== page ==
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Bartending and Cures

Bartending and Cures

I worked as a bartender in my early 20s outside of Philadelphia at a place called the Covered Wagon Inn. Its name notwithstanding, the place had quite a heritage. Back in the day it had been a regular stop on the Big Band circuit. Count Basie, Glenn Miller and many others had performed in its ballroom. In fact, the small pub on the side of the complex was home to regular gigs with Jaco Pastorius’ father and his blind Fender Rhodes sidekick. They were a treat with a deep fat book of standards from the lexicon.  Several times I had the weird pleasure of Jaco crashing his dad’s gig to go on a likely substance fueled improv session that bewildered and sometimes tipped over the suburban old fashioneds.

I cut my teeth as a bartender at private parties and events. One of those events was every third Friday of the month. It was run by a group called Parents Without Partners. The dark room would fill up with people who’d come out of failed relationships. While I was a bit too young to accurately understand these parents' relationship struggles, I was able to see that it was a room full of potential that too often didn't fulfill the love connections many were hoping for.

I hadn’t really thought too much about those gigs over the years until I became an advocate for curing Spinal Cord Injury. Before you scratch your head too hard, let me explain.

The problem with Parents Without Partners was that they assumed if you put all those folks in a room together (and provided some libations) good things would happen, organically. What I think now is that Parents Without Partners needed some facilitators in the room. People who had the skills to connect folks who didn't know how for a variety of reasons.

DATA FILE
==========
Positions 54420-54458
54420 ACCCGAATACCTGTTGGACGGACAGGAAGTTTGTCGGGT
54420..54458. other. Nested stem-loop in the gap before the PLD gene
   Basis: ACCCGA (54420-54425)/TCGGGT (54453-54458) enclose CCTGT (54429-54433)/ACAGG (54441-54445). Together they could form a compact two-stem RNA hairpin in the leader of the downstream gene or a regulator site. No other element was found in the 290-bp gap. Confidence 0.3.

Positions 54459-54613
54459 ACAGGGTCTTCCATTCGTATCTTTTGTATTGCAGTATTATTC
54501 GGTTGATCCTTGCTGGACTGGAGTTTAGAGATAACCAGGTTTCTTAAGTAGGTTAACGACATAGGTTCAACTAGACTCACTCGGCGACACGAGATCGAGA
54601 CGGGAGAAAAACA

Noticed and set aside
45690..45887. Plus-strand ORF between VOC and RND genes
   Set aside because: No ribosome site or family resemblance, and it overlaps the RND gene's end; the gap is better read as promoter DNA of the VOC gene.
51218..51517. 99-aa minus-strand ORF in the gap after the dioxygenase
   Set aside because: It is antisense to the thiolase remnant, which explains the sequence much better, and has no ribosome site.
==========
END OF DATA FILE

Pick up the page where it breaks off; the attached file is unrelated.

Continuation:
This is similar to our struggle of seeking cures for SCI. Researchers, clinicians, companies, investors and those who are injured tend to think that if the right people are in the room, then curative treatments will eventually happen, organically. 

For a long time, I believed simply that there just weren’t enough rooms, events and opportunities for all the ‘right’ people to be in the room together.

While I still think this is true to some degree, I’ve come to believe that the assumption falls short of what we need.

We need more people who know how to facilitate connections between the people in the room. And these connectors need skills that are often in short supply. They have to know:

  • The people in the room - what they want, what they need, what they can do and what they can’t do.
  • What’s missing from the conversation, who’s not saying it - and why.
  • How to synthesize all those wants, needs, capabilities and limitations into a set of propositions that can best allow ALL of them to be successful.

For the sake of further explanation, let's go back to Parents Without Partners. If I was one of the connectors, I would need to know some things about who was in the room on one of those Friday nights:

  • Who’s here to find a long-term relationship? 
  • Who’s here for a fling or just a short-term relationship? 
  • Who’s here for conversation and companionship? 
  • Who’s here with some baggage that they do NOT want anyone to know about? Who’s here with baggage that they NEED to share with someone?